“Knowing how you’re paid and knowing your contract and being able to share that information with the therapy team is very important,” she said.
It’s for that reason Blue Sky sets contracts that take the reimbursement by payer source into account, she said, to avoid making already narrow margins on managed care worse. Chambers also recommended that there be a commitment from the therapy staff to provide “value-added solutions and additional resources,” to bring value to both the patients and to the SNF.
What SNFs need to consider
There are some specific steps SNFs can take when it comes to getting a better handle on their relationship with managed care organizations (MCOs), Julie Bilyeu, a managing director at BKD, said.
A step that seems obvious – but is easily overlooked – is taking inventory of contracts that are in place, she noted.
“I know this seems simple, but a lot of times we find, especially if there’s been a change in administration at a community, that sometimes people don’t know what payers they’re actually contracted with, or what’s actually in those contracts,” Bilyeu said on the webinar.
She also recommended checking any contracts that might need to be updated — particularly those of several years’ standing — and looking up any payers that a SNF might want to contract with. One place to start for the latter is to look at admissions that are turned down because a patient is out-of-network, she said.
Harned recommended that SNFs examine MA enrollment in their area using the CMS list for their area and try to target payers with the highest local enrollment.
“It’s kind of a chicken-and-egg process when you get started, but you almost have to have systems in place before you go start talking with the MCOs,” he said. “So I suggest starting easy with developing clinical pathways for things like hips and knees… but then you need to begin to work your way into more complex areas, for example: congestive heart failure.”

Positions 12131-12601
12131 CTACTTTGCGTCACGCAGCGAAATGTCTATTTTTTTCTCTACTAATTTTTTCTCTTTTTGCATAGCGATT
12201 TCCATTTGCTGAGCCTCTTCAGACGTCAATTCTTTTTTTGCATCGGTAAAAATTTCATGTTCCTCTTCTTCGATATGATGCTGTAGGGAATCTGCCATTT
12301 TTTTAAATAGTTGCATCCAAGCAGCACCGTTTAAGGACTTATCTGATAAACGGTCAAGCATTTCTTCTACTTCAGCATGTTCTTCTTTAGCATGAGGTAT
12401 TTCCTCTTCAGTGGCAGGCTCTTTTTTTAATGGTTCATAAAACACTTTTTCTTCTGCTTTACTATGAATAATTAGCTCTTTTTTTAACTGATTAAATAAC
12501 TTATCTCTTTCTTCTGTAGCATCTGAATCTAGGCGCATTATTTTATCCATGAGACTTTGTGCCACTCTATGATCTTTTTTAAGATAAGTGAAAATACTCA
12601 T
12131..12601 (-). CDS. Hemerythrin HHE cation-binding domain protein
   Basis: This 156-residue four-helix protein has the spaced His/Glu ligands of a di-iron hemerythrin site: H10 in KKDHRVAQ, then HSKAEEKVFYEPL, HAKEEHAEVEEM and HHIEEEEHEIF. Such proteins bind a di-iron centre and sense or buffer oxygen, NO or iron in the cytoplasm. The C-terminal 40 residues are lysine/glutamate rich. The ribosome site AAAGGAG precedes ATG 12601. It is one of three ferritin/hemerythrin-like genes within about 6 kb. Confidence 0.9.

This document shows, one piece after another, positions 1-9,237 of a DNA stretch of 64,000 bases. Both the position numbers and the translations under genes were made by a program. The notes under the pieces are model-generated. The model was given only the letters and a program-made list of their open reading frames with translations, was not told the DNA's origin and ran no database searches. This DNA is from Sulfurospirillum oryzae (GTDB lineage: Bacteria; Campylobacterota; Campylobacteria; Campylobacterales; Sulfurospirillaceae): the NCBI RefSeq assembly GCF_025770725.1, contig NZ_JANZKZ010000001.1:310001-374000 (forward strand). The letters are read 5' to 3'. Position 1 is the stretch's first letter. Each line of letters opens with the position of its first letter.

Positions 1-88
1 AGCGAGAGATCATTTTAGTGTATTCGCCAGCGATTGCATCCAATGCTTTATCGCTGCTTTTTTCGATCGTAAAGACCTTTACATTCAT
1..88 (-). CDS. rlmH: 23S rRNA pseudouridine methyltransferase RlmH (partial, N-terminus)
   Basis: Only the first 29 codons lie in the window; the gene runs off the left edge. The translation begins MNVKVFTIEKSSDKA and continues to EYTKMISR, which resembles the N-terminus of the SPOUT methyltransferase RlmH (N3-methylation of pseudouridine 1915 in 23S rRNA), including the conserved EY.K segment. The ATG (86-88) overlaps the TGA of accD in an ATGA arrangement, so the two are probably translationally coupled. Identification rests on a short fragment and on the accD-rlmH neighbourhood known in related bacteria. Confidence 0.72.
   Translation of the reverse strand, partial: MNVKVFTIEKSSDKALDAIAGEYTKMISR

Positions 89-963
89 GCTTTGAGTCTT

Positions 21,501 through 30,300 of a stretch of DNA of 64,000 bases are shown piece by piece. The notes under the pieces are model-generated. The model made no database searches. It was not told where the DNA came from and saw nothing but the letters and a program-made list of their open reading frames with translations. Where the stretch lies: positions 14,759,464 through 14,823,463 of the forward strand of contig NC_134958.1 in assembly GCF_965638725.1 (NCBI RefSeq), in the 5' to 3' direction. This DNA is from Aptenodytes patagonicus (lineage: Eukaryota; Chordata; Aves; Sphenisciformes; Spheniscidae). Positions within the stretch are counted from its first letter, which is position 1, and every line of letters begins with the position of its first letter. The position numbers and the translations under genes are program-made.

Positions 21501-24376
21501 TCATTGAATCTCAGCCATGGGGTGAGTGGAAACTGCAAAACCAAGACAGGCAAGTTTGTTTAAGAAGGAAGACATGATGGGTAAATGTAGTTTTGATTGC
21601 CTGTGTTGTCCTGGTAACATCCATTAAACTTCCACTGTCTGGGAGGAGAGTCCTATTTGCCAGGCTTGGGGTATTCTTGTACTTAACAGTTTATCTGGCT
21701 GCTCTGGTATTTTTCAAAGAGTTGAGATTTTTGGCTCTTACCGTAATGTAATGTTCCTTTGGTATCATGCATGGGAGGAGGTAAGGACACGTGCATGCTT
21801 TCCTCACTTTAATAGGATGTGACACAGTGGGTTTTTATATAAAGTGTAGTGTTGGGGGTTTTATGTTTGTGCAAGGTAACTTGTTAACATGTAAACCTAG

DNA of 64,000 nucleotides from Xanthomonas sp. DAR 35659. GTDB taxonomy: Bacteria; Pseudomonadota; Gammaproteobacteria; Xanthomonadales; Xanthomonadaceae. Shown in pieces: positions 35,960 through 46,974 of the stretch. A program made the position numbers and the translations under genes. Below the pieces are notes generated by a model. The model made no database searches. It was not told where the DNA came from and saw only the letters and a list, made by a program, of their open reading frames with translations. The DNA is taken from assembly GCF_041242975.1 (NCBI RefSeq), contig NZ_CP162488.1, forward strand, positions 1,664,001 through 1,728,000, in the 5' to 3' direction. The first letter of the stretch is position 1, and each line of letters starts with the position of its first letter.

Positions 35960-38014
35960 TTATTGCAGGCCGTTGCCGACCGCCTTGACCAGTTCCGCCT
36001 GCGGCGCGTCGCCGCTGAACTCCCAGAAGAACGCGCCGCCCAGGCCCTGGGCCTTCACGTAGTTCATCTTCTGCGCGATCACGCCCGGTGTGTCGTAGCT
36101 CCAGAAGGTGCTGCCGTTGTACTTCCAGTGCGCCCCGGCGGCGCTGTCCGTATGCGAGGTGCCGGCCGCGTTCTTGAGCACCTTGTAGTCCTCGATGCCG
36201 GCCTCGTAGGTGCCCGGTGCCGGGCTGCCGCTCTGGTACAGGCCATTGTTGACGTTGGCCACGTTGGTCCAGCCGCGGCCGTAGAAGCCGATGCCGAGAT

He also emphasized the importance of CMS star ratings, especially in metropolitan areas where a five-star rating is practically a necessity; three stars is something of a floor to start negotiations with the MCOs, he added. SNFs also have to be aware of their numbers for outcomes, particularly readmissions, as well as the public form of the data.
Other numbers to track on a monthly basis include:
- Discharge rate to home
- Average length-of-stay
- Number of admissions by insurance company
- Discharges to home, hospice and others
Harned also recommended that SNFs get a handle on their competitors’ data, since it can help in meetings with payers when performance is tied to results.
SNFs have to be diligent about documentation of care, both Harned and Bilyeu emphasized. The top reason for denial of services from MCOs is that the SNF personnel are not paying attention to authorization requirements, Bilyeu noted, and since a post-payment medical review is more likely with managed care, SNFs must “document, document, document,” she said.
He also recommended working with hospital liaisons and even other SNF competitors to form some infrastructure and forums for addressing various payer issues.
“Let’s be honest, the MCOs are the real 800-pound gorilla in the room,” Harned said. “So consider working with other hospital liaisons, working with other organizations, especially home offices, and build … a support group, if you will, to work on global issues that you’re having with payers.”